Analysis: 'The trustees were right to shut down Savile charities'

Sector experts consider the lessons in the disgrace of the late broadcaster

Jimmy Savile
Jimmy Savile
On 3 October, ITV broadcast a documentary which shattered the reputation of the late media personality Jimmy Savile. It reported distressing accusations that he was a serial sex offender who preyed on children.

The ensuing tide of allegations threatened to engulf the two charities which bore his name and, 20 days later, the trustees decided to close them for good.

The charities’ combined assets of more than £5m will be given to a new or existing charity or charities with similar objects, and, because these are unlikely to be named, people will no longer be able to link those funds with Savile.

A scandal of this proportion is every charity leader’s nightmare, so did the trustees of Savile’s charities get it right, and what should others do in a comparable situation?  

The trustees of the Jimmy Savile Charitable Trust and the Jimmy Savile Stoke Mandeville Hospital Trust, who decline to discuss why they acted as they did, were immediately plunged into a reputational crisis when the documentary was broadcast.

"From the outset, there were significant challenges because Jimmy Savile was integral to their brand and the trustees had to decide if the accusations were factual or not," says George Ames, a director at Forster Communications. "The situation was complicated because the allegations emerged after his death and he was not around to answer for himself."

The trustees had to assess the impact of the revelations about Savile on the two charities and decide what action to take.

"The reputation of a charity is one of its assets and trustees have a legal duty to protect it," says Ann Phillips, chair of the Charity Law Association. "However, the duty of trustees is to act in the best interests of the charity’s objects, not the charity itself. The question was how best to achieve that."

Four days after the documentary aired, the trustees issued a statement saying they were considering changing the names of the charities – a good move, Ames argues.

"As the situation escalated, so did the trustees’ response," he says. "They moved swiftly to talk about changing the names – to their credit – and they did the right thing in monitoring the situation, seeking legal advice and talking to the police."

But as the number of people coming forward with fresh accusations grew daily, it became clear that changing the charities’ names was not going to be enough.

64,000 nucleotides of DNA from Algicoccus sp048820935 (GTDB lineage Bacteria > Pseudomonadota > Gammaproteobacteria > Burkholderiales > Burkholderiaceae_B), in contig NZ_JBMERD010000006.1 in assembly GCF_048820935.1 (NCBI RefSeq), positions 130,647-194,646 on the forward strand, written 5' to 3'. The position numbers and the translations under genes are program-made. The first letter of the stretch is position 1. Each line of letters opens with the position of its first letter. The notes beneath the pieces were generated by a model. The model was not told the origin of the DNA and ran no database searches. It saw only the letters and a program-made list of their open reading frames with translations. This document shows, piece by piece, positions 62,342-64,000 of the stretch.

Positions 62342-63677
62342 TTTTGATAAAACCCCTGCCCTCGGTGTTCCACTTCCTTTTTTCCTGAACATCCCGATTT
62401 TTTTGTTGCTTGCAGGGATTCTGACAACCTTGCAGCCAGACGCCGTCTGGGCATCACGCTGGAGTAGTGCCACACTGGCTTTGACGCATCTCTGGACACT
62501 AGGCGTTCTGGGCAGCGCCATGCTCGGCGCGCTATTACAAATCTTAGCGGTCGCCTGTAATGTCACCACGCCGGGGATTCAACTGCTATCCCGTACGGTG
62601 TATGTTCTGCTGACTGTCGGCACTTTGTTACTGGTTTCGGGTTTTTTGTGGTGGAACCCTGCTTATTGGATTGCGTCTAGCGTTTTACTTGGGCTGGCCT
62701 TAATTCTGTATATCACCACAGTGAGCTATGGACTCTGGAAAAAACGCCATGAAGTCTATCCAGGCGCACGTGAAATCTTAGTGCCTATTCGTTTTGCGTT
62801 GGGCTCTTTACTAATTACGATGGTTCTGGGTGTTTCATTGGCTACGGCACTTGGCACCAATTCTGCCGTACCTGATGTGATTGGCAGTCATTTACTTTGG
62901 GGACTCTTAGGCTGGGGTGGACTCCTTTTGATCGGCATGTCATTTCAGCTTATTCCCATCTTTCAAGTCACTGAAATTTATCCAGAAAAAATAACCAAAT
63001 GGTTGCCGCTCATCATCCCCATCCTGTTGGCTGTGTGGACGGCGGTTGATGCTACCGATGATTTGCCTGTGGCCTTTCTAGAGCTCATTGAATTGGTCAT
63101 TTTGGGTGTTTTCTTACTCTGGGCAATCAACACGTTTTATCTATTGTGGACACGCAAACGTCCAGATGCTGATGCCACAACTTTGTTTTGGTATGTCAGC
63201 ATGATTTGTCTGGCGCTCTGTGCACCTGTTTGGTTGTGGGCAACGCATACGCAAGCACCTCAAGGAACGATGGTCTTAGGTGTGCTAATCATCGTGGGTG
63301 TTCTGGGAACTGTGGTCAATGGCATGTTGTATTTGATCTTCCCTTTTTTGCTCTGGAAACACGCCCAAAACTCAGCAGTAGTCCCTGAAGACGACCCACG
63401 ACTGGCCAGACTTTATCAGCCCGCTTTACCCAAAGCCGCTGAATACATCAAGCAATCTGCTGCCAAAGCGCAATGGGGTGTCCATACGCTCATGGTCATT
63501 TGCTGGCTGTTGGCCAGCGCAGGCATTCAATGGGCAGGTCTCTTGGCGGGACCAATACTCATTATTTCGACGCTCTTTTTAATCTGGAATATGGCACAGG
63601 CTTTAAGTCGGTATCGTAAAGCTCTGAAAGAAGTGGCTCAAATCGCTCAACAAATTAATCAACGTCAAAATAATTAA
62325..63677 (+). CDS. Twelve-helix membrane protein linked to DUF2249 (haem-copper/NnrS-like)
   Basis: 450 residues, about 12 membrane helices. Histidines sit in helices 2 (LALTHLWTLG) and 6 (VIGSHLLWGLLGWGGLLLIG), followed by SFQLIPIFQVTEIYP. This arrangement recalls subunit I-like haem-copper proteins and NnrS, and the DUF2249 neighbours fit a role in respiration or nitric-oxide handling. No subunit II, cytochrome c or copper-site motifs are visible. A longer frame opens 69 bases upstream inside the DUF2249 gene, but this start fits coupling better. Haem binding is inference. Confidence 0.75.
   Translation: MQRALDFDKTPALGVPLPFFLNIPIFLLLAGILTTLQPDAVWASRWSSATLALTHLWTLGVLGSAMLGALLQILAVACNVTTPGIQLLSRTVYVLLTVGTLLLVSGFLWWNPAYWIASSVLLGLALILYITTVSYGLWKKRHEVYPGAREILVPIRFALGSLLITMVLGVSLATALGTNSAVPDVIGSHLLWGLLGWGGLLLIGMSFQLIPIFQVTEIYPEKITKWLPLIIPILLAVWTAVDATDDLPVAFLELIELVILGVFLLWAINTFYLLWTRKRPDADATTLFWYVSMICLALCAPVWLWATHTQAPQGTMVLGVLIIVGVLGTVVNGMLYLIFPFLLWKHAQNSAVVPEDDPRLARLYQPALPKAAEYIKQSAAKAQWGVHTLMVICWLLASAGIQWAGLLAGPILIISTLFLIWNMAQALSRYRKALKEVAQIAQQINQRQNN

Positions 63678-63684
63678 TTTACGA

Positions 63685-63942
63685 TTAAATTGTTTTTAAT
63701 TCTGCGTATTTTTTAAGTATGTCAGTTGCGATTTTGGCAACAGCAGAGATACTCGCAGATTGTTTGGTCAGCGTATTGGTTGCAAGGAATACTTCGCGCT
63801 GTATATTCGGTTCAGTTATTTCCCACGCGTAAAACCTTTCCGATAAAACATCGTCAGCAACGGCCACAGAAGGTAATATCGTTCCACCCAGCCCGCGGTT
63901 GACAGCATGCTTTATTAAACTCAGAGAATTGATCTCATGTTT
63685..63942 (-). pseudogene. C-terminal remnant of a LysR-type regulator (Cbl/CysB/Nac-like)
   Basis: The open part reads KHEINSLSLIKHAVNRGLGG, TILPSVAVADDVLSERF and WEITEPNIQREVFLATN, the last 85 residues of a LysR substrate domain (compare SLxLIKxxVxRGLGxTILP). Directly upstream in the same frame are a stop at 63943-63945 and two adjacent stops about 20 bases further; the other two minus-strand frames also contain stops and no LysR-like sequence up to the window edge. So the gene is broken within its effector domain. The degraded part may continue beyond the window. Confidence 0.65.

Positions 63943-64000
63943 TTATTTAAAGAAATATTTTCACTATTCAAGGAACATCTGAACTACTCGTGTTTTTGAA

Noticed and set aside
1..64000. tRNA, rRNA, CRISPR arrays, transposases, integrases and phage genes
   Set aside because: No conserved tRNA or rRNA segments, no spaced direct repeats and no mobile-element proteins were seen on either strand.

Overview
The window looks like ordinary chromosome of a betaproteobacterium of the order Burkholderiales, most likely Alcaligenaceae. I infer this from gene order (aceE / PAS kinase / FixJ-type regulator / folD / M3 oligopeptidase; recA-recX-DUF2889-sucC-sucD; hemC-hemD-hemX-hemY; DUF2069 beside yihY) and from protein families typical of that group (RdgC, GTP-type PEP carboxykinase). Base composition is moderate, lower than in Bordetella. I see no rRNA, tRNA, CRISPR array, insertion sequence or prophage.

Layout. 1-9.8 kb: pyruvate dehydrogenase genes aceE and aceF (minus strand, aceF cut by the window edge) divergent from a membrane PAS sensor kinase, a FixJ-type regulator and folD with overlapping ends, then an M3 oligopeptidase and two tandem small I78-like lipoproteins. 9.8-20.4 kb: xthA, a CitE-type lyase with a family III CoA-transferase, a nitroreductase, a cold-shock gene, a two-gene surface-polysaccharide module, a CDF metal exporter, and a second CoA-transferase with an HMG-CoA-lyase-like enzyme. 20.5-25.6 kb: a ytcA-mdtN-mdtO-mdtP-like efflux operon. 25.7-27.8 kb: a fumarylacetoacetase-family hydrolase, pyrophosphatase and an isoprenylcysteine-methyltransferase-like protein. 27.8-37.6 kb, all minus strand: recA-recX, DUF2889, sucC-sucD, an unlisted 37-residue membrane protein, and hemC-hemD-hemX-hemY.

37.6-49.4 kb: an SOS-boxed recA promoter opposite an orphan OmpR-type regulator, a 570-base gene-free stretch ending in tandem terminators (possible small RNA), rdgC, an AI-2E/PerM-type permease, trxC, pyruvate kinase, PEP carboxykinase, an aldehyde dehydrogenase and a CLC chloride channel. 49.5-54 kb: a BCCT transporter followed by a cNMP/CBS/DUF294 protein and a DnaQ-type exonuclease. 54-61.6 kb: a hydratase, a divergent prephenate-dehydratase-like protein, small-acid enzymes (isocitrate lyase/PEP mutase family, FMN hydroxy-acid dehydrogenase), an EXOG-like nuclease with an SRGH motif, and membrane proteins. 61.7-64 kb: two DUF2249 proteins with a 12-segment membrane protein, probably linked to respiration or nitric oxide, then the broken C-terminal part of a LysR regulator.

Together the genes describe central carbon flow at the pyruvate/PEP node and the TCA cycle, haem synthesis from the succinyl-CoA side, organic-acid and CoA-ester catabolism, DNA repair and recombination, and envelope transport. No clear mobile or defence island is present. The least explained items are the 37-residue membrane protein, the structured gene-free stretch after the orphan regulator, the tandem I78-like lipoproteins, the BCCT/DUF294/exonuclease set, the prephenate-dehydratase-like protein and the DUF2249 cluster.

"This would not have removed the association in the public’s mind between the charities and Jimmy Savile," says Phillips. "The trustees would have had to be guided by the best interests of the charitable purposes it was set up for and assess if they could continue to serve them."

From a PR perspective as well, a name change was not going to suffice. "Savile has become a toxic brand and the crimes he is accused of are extremely serious," says Ames. "His name was integral to the brand of the charities and they supported the very people he is accused of abusing."

On 22 October, the trustees concluded the situation was unsalvageable. They decided to close both charities for good and transfer about £5.4m in assets to other related charities, which have not been named.

According to Phillips, most trusts are now able to transfer their assets to another charity. "Modern trusts have the power to serve the charity’s objects by transferring the assets to other charities, if it is decided that this is in the best interests of those objects" she says.

The trustees were under no obligation to reveal publicly which charities the money went to, according to the Charity Commission.

"For the Jimmy Savile Charitable Trust, the existing objects allow the trustees to apply the money to general charitable purposes," says a commission spokeswoman.  "In the case of the Jimmy Savile Stoke Mandeville Hospital Trust, the trustees are working with the hospital and all other interested parties to ensure funds are used for the purpose they were raised or donated for."

Ames says continuation of the charities was untenable and the trustees made the right call. "From a fundraising point of view, it would have been a significant challenge to get people to give money to any cause associated with Saville, so this was the correct decision," he said.

What general advice do Ames and Phillips have for charities that might find themselves in a media firestorm? "The best approach is preventative rather than remedial, and charities that have a strong association with an individual facing such allegations have a duty of due diligence and risk management to make sure they will not bring the charity into disrepute," says Phillips. 

Ames suggests four steps: take no action if the criticism has limited reach, monitor the situation as it develops, respond if necessary and, finally, escalate the response as needed.

"The best strategy for charities is to plan ahead, consider all eventualities and draft responses if the worst happens," said Ames.

"We also recommend that charities set up a pre-determined crisis response team that brings together key people and, if the crisis involves illegal activity, report it to the police and make sure your actions are above board. Above all, be calm and measured in your responses."  

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